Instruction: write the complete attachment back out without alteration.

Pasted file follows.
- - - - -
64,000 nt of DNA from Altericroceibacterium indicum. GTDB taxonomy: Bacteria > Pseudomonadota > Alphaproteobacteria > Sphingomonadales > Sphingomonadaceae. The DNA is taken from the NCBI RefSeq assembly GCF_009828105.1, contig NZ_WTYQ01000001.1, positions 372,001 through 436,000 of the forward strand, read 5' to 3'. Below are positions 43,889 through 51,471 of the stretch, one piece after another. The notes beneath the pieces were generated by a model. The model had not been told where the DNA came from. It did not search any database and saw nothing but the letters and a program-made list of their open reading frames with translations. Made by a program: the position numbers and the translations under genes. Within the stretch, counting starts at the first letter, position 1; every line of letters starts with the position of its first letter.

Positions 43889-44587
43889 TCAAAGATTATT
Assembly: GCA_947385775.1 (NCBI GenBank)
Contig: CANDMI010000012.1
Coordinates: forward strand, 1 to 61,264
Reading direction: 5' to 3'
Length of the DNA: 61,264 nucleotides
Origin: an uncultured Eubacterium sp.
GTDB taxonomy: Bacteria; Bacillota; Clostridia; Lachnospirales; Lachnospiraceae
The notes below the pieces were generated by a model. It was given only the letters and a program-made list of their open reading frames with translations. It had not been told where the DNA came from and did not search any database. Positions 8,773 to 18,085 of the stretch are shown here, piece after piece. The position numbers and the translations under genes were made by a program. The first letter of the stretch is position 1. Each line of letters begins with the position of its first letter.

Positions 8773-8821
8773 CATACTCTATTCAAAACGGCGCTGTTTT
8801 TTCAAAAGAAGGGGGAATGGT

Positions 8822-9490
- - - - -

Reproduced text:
64,000 nt of DNA from Altericroceibacterium indicum. GTDB taxonomy: Bacteria > Pseudomonadota > Alphaproteobacteria > Sphingomonadales > Sphingomonadaceae. The DNA is taken from the NCBI RefSeq assembly GCF_009828105.1, contig NZ_WTYQ01000001.1, positions 372,001 through 436,000 of the forward strand, read 5' to 3'. Below are positions 43,889 through 51,471 of the stretch, one piece after another. The notes beneath the pieces were generated by a model. The model had not been told where the DNA came from. It did not search any database and saw nothing but the letters and a program-made list of their open reading frames with translations. Made by a program: the position numbers and the translations under genes. Within the stretch, counting starts at the first letter, position 1; every line of letters starts with the position of its first letter.

Positions 43889-44587
43889 TCAAAGATTATT
Assembly: GCA_947385775.1 (NCBI GenBank)
Contig: CANDMI010000012.1
Coordinates: forward strand, 1 to 61,264
Reading direction: 5' to 3'
Length of the DNA: 61,264 nucleotides
Origin: an uncultured Eubacterium sp.
GTDB taxonomy: Bacteria; Bacillota; Clostridia; Lachnospirales; Lachnospiraceae
The notes below the pieces were generated by a model. It was given only the letters and a program-made list of their open reading frames with translations. It had not been told where the DNA came from and did not search any database. Positions 8,773 to 18,085 of the stretch are shown here, piece after piece. The position numbers and the translations under genes were made by a program. The first letter of the stretch is position 1. Each line of letters begins with the position of its first letter.

Positions 8773-8821
8773 CATACTCTATTCAAAACGGCGCTGTTTT
8801 TTCAAAAGAAGGGGGAATGGT

Positions 8822-9490